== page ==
Quality CareFind out why Mayo Clinic is the right place for your health care. Make an appointment.
Meet the StaffFind a directory of doctors and departments at all Mayo Clinic campuses. Visit now.
Research and Clinical TrialsSee how Mayo Clinic research and clinical trials advance the science of medicine and improve patient care. Explore now.
Visit Our SchoolsEducators at Mayo Clinic train tomorrow’s leaders to deliver compassionate, high-value, safe patient care. Choose a degree.
Professional ServicesExplore Mayo Clinic’s many resources and see jobs available for medical professionals. Get updates.
Give to Mayo ClinicHelp set a new world standard in care for people everywhere. Give now.
Mayo Clinic offers appointments in Arizona, Florida and Minnesota and at Mayo Clinic Health System locations.
Subscribe to Housecall
Our general interest e-newsletter keeps you up to date on a wide variety of health topics.
Axona is a prescription dietary supplement that claims to target the nutritional needs of people with Alzheimer's disease. Alzheimer's is thought to hinder the brain's ability to break down glucose. According to Axona's marketing materials, the supplement provides an alternative energy source that the brain can use instead of glucose.
It's not clear what benefits, if any, Axona provides. A small study, funded by the manufacturers of the product, found that memory and cognition improved for people with mild to moderate Alzheimer's disease. However, more studies are needed to determine its safety and effectiveness.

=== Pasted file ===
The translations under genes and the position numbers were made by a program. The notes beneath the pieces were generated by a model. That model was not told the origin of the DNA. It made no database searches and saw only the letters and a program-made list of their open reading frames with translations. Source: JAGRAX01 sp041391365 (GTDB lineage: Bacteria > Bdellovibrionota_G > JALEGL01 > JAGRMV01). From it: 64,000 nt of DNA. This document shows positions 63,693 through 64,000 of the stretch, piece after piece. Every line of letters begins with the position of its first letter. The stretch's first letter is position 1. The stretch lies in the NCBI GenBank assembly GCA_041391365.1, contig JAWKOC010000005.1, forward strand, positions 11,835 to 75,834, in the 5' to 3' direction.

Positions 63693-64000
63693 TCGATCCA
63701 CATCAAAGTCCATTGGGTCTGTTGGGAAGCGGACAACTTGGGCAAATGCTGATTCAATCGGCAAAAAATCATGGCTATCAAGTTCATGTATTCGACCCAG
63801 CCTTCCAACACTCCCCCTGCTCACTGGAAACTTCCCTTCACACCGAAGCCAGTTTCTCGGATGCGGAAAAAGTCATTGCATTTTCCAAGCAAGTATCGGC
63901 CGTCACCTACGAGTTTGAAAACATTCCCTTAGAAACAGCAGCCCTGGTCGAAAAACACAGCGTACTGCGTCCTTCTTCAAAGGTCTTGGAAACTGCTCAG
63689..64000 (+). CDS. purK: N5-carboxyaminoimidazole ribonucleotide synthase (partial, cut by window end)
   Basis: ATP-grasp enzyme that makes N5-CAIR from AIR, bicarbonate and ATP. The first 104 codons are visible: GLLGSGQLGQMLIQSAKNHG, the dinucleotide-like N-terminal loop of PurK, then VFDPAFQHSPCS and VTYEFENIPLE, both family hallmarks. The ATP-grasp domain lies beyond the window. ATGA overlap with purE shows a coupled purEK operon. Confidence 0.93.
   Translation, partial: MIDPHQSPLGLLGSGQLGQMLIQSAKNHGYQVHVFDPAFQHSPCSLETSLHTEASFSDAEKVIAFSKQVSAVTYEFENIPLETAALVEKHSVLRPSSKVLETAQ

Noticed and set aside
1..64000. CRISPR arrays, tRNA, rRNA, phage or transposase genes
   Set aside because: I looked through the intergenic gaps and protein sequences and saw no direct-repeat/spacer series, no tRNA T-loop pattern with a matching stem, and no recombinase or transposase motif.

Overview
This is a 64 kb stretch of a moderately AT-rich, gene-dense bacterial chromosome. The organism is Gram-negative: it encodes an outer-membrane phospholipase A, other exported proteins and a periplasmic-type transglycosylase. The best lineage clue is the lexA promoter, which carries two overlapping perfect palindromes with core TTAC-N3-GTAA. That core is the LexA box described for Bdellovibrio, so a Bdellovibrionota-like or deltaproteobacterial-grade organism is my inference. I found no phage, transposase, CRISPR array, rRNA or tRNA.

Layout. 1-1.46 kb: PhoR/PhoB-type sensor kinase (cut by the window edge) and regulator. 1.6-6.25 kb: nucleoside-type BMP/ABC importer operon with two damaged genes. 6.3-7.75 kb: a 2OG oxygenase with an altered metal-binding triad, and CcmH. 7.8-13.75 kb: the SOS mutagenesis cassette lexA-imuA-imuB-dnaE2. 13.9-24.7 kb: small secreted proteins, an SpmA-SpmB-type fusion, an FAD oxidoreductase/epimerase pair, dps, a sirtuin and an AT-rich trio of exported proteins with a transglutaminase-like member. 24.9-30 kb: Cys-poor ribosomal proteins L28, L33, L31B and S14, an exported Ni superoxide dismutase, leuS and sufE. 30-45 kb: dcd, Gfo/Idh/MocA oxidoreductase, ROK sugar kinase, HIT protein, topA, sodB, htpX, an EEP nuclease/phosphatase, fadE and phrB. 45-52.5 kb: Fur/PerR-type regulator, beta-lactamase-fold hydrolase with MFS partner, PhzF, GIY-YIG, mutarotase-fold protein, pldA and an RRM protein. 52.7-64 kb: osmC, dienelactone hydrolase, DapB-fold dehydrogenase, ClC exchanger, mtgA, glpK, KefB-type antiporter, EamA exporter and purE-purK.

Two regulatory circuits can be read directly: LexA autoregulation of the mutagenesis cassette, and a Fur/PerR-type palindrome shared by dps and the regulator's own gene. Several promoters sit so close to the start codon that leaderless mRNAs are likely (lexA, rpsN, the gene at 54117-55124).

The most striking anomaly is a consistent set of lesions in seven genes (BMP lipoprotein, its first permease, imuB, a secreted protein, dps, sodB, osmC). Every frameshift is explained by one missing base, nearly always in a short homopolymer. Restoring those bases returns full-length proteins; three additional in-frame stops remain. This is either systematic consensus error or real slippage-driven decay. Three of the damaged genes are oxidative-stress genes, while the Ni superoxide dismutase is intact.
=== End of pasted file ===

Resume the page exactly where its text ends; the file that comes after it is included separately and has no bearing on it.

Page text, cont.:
Axona is marketed as a medical food. Medical foods are specially formulated and processed foods that help manage a disease or condition that causes nutritional deficiencies. The Alzheimer's Association, however, disputes the notion that Alzheimer's disease causes nutritional deficiencies and requires a medical food.
Medical foods are given only under the supervision of a doctor. The Food and Drug Administration doesn't require the same high level of approval for medical foods as it does for prescription medications.
Until more is known, the Alzheimer's Association doesn't recommend the use of medical foods, including Axona, for the treatment of Alzheimer's disease.
Glenn Smith, Ph.D.
Mayo Clinic does not endorse companies or products. Advertising revenue supports our not-for-profit mission.
Check out these best-sellers and special offers on books and newsletters from Mayo Clinic.
Mayo Clinic is a not-for-profit organization and proceeds from Web advertising help support our mission. Mayo Clinic does not endorse any of the third party products and services advertised.
A single copy of these materials may be reprinted for noncommercial personal use only. "Mayo," "Mayo Clinic," "MayoClinic.org," "Mayo Clinic Healthy Living," and the triple-shield Mayo Clinic logo are trademarks of Mayo Foundation for Medical Education and Research.